C. elegans chromosomes connect to centrosomes by anchoring into the spindle network

Stefanie Redemann, Johannes Baumgart, Norbert Lindow, Michael Shelley, Ehssan Nazockdast, Andrea Kratz, Steffen Prohaska, Jan Brugués, Sebastian Fürthauer, Thomas Müller-Reichert

Research output: Contribution to journalArticlepeer-review

Abstract

The mitotic spindle ensures the faithful segregation of chromosomes. Here we combine the first large-scale serial electron tomography of whole mitotic spindles in early C. elegans embryos with live-cell imaging to reconstruct all microtubules in 3D and identify their plus- and minus-ends. We classify them as kinetochore (KMTs), spindle (SMTs) or astral microtubules (AMTs) according to their positions, and quantify distinct properties of each class. While our light microscopy and mutant studies show that microtubules are nucleated from the centrosomes, we find only a few KMTs directly connected to the centrosomes. Indeed, by quantitatively analysing several models of microtubule growth, we conclude that minus-ends of KMTs have selectively detached and depolymerized from the centrosome. In toto, our results show that the connection between centrosomes and chromosomes is mediated by an anchoring into the entire spindle network and that any direct connections through KMTs are few and likely very transient.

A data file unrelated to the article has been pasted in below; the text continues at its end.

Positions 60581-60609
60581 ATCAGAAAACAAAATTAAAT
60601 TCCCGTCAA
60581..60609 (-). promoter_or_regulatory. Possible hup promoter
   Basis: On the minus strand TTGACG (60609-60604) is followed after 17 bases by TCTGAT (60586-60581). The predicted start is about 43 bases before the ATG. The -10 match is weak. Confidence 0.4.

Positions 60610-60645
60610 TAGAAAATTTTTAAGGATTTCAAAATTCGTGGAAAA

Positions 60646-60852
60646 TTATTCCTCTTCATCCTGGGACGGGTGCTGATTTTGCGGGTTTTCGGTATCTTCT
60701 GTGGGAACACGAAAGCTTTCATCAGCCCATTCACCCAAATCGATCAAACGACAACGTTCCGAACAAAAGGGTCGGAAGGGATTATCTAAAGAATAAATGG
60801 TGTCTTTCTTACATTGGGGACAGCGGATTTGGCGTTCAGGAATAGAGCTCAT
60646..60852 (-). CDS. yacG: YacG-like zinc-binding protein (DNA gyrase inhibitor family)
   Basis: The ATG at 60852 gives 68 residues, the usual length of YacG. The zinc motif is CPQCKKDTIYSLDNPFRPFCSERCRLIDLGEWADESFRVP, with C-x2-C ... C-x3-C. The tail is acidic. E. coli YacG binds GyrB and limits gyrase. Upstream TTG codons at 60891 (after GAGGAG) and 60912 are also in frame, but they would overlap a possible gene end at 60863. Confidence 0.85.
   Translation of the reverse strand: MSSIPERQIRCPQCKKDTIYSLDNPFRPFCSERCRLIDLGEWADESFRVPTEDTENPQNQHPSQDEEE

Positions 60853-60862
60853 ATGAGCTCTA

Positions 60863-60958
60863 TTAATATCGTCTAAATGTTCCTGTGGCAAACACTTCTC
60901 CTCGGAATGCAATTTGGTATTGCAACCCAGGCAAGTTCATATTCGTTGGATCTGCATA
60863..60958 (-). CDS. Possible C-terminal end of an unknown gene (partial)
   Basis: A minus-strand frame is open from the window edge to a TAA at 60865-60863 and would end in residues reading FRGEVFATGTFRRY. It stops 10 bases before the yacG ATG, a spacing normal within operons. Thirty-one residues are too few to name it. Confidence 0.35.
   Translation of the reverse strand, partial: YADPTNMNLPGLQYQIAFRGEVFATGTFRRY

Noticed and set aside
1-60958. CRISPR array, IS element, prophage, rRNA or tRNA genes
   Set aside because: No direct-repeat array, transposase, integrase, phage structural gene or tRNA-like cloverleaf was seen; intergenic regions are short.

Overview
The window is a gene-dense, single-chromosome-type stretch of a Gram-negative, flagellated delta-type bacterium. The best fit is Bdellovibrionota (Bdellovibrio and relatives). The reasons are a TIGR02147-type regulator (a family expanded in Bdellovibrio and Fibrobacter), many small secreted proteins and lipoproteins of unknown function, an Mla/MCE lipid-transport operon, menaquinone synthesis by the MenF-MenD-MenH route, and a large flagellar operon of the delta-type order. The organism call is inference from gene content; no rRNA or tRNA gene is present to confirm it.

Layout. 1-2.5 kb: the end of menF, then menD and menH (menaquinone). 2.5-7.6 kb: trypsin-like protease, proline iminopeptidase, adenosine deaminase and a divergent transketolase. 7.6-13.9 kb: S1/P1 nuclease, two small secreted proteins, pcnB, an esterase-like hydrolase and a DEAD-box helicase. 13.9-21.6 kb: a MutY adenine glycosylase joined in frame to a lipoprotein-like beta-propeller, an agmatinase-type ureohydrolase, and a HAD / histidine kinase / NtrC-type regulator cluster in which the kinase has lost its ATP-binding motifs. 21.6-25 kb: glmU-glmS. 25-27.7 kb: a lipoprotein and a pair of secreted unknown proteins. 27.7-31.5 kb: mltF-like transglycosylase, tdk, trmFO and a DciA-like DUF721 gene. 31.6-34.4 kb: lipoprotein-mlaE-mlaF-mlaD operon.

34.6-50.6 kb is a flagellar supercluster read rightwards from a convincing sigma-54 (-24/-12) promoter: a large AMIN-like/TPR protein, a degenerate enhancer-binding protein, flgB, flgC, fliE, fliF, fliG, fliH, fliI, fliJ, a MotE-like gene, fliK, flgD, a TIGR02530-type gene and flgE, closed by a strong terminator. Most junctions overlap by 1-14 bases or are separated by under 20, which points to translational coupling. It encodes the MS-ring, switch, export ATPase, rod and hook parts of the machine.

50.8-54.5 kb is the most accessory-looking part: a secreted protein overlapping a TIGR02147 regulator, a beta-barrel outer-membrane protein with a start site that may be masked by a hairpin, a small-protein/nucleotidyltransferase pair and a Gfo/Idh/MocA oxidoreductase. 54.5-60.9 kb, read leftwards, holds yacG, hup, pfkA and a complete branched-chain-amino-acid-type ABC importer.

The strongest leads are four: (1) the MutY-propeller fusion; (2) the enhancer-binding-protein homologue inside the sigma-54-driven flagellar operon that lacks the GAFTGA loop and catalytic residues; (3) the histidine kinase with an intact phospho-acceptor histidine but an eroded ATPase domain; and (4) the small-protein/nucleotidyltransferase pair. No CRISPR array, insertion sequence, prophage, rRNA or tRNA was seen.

Original languageEnglish (US)
Article number15288
JournalNature communications
Volume8
DOIs
StatePublished - 2017

ASJC Scopus subject areas

  • Chemistry(all)
  • Biochemistry, Genetics and Molecular Biology(all)
  • Physics and Astronomy(all)

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